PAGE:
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Avoiding Credit Cards and Loans that will Harm Your Credit Rating

By: Jennifer Lowe - Updated: 17 Sep 2012 | comments*Discuss
Credit Cards Personal Loans Credit

Personal debt in the UK has hit an all-time high, which means that we depend on the ability to borrow to get through day-to-day life.

Your credit rating is made up of your financial history, which is stored in a report held by credit reference agencies.

The information held includes previous credit agreements, like credit cards, loans, mortgages, your repayment history and whether you have ever missed payments, have outstanding debts, or have declared yourself bankrupt.

Lenders then calculate a credit score by using this information along with your application form. The credit score represents the risk that you pose as a potential borrower. The rule of thumb here is that the higher your score, the lower the risk is of lending to you, it also means that as a borrower with good credit you will have access to the best deals. The complicated thing with credit ratings is that every lender has different criteria, which can result in you having a different credit score. So, depending on who you apply to, what type of credit you want and what your present circumstances are, could mean that you are a high risk for one lender, but low risk for another. Your credit rating is never static. Every time you pay off a debt, or close a dormant account, your score will improve. Equally, if you miss payments or default on a credit agreement in some way, your credit score will be harmed.

This is true with any form of credit, there is no particular credit card or loan that will harm your credit rating. It is entirely your responsibility to keep up-to-date with your repayments, or your credit score will be affected.If you find that your debts are slipping out of your control, there are some things that you can do.First of all, make a list of all your borrowing - including any unpaid bills, money owed to family/friends and any outstanding credit card payments. Take into account your personal circumstances, and from your list work out which debts are the most important and need to be paid off first. Think about what steps lenders have already taken to getting the money back from you - final reminders, referred to debt collectors, - these debts need to be settled first.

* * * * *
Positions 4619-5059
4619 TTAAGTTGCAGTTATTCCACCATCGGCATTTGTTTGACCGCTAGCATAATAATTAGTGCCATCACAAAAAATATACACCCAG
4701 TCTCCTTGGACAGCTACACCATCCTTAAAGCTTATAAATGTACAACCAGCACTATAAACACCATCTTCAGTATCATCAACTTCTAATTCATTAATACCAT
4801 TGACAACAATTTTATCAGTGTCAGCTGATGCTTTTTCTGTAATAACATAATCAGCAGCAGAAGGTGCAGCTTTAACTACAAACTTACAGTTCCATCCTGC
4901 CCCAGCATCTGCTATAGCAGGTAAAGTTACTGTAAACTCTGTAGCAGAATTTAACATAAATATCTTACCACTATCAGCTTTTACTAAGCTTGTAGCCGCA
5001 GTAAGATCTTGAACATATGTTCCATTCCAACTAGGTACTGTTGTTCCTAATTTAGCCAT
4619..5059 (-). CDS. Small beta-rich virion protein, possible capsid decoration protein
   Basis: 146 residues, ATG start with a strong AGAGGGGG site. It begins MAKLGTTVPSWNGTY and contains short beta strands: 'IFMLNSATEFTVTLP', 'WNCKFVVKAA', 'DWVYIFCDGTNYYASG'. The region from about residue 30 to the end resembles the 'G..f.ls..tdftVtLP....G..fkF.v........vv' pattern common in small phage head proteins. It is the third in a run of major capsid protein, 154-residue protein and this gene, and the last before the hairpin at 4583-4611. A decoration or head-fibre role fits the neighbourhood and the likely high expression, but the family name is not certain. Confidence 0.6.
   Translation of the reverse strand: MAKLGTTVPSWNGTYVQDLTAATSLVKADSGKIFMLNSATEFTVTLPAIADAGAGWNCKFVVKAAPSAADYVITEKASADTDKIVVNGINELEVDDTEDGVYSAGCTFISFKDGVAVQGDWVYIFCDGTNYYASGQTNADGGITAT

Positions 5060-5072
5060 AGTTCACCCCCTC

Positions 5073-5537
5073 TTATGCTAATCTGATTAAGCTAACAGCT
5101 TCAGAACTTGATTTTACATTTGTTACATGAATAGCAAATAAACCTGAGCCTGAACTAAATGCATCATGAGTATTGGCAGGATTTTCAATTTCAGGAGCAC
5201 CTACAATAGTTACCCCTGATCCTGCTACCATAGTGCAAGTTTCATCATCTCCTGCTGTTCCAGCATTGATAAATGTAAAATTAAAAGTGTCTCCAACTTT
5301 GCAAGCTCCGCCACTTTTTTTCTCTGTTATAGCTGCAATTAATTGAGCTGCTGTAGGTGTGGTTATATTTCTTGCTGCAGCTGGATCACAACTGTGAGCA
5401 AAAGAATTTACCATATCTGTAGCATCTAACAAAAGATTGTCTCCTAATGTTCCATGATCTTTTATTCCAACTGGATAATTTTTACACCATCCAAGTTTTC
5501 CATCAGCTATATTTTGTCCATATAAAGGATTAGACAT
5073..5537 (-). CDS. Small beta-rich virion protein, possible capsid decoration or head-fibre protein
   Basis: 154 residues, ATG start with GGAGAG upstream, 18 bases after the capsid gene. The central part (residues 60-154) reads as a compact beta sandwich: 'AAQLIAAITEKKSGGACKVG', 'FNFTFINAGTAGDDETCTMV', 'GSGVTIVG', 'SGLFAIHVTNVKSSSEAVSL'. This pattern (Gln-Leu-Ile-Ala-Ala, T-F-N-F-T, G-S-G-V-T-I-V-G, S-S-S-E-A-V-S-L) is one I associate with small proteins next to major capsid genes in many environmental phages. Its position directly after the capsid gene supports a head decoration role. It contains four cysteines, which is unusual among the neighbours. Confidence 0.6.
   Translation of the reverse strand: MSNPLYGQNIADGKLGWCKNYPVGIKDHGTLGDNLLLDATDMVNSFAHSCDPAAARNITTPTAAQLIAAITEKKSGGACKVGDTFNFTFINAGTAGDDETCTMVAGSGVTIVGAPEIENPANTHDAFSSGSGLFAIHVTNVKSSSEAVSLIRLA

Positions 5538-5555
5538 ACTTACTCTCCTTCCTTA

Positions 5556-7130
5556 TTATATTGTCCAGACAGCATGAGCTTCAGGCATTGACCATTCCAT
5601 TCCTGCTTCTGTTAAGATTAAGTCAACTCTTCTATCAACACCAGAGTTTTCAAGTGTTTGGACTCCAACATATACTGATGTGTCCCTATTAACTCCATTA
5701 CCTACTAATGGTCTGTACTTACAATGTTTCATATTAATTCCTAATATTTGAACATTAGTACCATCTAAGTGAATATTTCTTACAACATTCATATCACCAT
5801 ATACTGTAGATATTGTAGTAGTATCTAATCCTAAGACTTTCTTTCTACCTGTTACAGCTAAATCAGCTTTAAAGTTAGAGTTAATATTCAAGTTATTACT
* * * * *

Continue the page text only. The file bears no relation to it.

Speak to the lenders if you foresee any problems settling the debt, they will be happy to work out a payment plan to help you get through this bad patch. After all, it is in their interest to help you. If you have a mortgage, or a loan secured against your home, make sure you put this towards the top of your list. Failing to repay this type of loan could result in your home being repossessed.

Once you have created your list, draw up a realistic budget. Start off by recording all of the money you have coming in, for example, your monthly earnings after tax or any pension or investment income.

Then list every amount that leaves your account every month. This ranges from financial products, such as your mortgage or rent, house insurance, gas and electricity and your phone bill to household costs such as food and leisure time or child maintenance.

Calculate and Accumulate

A simple calculation - incoming minus outgoing - will reveal how much money you will have left over each month to maybe put into a high interest savings account, such as an Individual Savings Account (ISA).

If a simple re-structure of your personal finances won't provide as much help as you need, the best idea is to get some personal advice. There are companies out there that offer to help clear your debt. However, these 'debt management companies' often come with very high fees so probably aren't suitable for your current situation.

There is Light at the End of the Tunnel

Also, don't ever be tempted to pay a firm who claims to be able to 'repair your credit history'. If you have been in debt and are sorting out your finances, the damage to your credit history will fix itself over time, paying someone to do it for you is a waste of money.

There is also the option of consolidating your existing debts. This means taking out one large loan to pay of all of your other debts, leaving you with one monthly repayment. However, be careful when considering this, and make sure you hunt around for the best deal. It isn't advisable to rely on this form of credit to get over any debt problems, so once your debts are sorted out, try your best to keep on top of your finances.

Over time your credit rating will improve if you stay on top of all your monthly repayments, and if you find your debts slipping out of your control once again, then simply follow these steps and sort yourself out.

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